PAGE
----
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‘We listened’: Minister reverses special needs education cuts

A working group will be established to review the provision of special education and the NCSE will publish revised details of resource hours in the coming days.

Image: Sam Boal / Photocall Ireland

Updated 22.29

EDUCATION MINISTER RUAIRÍ Quinn said earlier today that he has reversed the recently-announced cuts to resources for special needs students.

The Labour TD made the announcement this afternoon and the National Council for Special Education (NCSE) is expected to publish revised details of the Resource Teaching allocations for schools in the coming days.

“Today I am also announcing measures to retain the level of resource teachers available to students with special educational needs at the 2012/13 levels,” he explained. “This is a good day for special education.”

Last week, the government announced that although it was maintaining the €1.3 billion funding but cutting the resource hours in schools by about 10 per cent.

During this morning’s Cabinet meeting, agreement was secured to release 500 additional teaching posts to schools in September to deal with the demand for extra resource hours.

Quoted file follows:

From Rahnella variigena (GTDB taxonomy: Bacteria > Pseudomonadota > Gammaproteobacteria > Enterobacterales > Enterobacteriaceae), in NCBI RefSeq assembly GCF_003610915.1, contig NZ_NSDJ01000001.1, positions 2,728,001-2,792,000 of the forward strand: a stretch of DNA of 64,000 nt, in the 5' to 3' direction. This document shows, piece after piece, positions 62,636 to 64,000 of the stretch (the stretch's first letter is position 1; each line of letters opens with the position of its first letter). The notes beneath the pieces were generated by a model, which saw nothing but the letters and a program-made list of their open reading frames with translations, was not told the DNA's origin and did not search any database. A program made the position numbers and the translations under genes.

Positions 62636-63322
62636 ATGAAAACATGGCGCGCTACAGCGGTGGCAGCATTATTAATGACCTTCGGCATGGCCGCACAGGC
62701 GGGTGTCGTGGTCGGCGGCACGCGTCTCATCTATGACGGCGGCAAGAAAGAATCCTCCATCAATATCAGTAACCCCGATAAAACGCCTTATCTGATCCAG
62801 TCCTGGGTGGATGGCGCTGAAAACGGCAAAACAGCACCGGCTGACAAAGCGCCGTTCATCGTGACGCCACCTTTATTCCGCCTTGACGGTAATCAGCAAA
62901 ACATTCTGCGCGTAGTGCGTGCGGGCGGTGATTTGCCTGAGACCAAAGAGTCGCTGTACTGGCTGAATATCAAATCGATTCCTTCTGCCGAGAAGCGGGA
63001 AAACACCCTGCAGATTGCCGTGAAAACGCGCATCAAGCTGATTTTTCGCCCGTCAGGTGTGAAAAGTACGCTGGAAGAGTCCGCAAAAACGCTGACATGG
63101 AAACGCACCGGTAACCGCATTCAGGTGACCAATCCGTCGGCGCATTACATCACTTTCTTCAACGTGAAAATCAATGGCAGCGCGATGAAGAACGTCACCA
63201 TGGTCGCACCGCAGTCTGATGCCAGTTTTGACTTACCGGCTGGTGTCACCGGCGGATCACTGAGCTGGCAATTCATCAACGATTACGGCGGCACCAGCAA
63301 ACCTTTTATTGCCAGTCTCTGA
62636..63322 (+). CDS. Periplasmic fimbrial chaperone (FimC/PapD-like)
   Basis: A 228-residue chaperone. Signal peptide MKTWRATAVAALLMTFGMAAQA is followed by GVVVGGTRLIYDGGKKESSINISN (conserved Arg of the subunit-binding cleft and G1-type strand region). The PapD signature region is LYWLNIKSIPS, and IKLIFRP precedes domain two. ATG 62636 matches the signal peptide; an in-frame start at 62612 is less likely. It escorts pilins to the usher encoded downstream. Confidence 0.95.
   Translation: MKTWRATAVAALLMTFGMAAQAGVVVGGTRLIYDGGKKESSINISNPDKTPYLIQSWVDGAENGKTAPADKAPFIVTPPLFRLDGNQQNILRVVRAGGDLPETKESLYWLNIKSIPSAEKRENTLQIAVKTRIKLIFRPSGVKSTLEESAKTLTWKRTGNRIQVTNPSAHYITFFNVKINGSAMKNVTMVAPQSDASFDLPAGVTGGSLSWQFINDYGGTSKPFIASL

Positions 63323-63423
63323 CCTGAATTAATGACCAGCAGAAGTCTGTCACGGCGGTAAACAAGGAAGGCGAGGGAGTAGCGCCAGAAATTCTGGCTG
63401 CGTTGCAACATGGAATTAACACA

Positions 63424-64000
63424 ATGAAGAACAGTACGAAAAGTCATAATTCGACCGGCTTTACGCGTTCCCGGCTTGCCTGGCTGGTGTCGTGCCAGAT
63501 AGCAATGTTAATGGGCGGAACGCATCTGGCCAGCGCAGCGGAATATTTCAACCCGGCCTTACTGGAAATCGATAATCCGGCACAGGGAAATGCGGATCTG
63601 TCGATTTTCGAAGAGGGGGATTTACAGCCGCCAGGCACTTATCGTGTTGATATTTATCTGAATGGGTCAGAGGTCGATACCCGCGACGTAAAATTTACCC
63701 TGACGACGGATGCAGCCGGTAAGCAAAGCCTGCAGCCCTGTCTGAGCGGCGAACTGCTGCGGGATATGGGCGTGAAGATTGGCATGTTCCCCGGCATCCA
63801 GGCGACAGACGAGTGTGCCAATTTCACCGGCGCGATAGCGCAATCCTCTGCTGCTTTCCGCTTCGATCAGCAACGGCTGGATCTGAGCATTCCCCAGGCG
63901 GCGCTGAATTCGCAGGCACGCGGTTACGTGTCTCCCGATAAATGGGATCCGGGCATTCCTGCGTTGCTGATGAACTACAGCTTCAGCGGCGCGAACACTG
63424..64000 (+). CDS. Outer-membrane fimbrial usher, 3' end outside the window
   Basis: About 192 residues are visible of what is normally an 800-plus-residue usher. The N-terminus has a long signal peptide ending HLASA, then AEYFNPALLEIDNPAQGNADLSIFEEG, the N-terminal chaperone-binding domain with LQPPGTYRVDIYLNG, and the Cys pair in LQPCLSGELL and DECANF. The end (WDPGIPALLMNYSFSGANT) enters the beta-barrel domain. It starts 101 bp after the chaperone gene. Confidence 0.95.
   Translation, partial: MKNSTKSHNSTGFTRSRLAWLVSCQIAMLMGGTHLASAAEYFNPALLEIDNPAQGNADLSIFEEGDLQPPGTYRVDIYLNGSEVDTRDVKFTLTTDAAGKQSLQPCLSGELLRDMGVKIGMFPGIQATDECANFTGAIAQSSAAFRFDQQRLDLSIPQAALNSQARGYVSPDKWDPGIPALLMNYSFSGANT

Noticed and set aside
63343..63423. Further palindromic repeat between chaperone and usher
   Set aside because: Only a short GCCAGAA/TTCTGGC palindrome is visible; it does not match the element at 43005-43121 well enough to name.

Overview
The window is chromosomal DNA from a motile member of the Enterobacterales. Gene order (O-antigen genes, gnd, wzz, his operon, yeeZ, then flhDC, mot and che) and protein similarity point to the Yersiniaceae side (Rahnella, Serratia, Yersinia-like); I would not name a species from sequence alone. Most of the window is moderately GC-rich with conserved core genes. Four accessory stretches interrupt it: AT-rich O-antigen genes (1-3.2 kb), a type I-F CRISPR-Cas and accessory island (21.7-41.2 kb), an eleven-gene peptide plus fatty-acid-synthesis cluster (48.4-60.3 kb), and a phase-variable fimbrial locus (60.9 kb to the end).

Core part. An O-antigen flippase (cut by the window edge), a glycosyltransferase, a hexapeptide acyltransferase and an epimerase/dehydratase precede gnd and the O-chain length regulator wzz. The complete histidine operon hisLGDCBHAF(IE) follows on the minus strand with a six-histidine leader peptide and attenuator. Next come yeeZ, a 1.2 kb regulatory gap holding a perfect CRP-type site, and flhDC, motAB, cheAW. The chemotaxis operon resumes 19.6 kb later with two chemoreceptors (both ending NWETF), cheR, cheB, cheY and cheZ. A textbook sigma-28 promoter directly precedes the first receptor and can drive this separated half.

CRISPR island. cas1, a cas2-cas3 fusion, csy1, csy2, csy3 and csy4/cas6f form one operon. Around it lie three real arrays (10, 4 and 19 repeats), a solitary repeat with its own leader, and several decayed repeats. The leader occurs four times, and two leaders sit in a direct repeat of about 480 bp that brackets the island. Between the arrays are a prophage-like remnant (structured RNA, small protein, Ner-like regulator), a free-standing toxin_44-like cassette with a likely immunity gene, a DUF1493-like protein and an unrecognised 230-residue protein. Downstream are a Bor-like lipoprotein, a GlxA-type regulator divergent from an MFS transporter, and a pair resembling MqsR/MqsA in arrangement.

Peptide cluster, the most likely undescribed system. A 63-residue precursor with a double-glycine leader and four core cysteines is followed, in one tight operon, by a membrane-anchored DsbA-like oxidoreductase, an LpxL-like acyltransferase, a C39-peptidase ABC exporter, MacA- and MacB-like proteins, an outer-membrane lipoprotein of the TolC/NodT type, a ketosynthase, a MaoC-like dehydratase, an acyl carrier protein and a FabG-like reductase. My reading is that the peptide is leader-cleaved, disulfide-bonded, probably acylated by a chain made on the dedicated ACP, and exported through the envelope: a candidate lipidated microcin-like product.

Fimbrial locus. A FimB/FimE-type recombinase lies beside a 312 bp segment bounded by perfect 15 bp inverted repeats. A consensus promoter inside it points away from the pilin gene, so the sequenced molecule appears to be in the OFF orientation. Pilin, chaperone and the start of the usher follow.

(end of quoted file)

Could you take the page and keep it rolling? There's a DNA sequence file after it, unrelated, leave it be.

The Minister warned the move will have budgetary implications come October. He said pupil:teacher ratios in classrooms and other options will now be “on the table”.

A working group – chaired by former Chief Inspector in the Department of Education and Skills Eamon Stack – will be established to develop a new model for allocating resource teachers in schools from 2013/2014. Parents and advocacy groups will be included in that panel, which will be expected to report back to government by September.

Quinn says he needs an explanation for the 12 per cent surge in demand for resource teacher support this year. The figure is significantly higher than the annual 1.3 per cent increase in the number of students attending school, he said, noting that if such a pattern were to continue the system would quickly become “unsustainable”.

The U-turn has been welcomed by the INTO, which was among the stakeholders lobbying the government in the past week.

Quinn said the decision to reverse the cuts as the coalition interacted and listened to interested parties, including concerned parents.

Speaking on RTÉ’s News at One, the Minister acknowledged that there was a “double disadvantage” given the alleged use of private assessments by parents of children in wealthier areas of the country to ensure they receive the maximum possibility of resources.

The distribution of hours does reflect the assertion that disadvantaged schools receive less hours than those in wealthier areas.

Originally posted at 13.21 today

Related: Cuts in teaching support for special needs children “utterly unacceptable”

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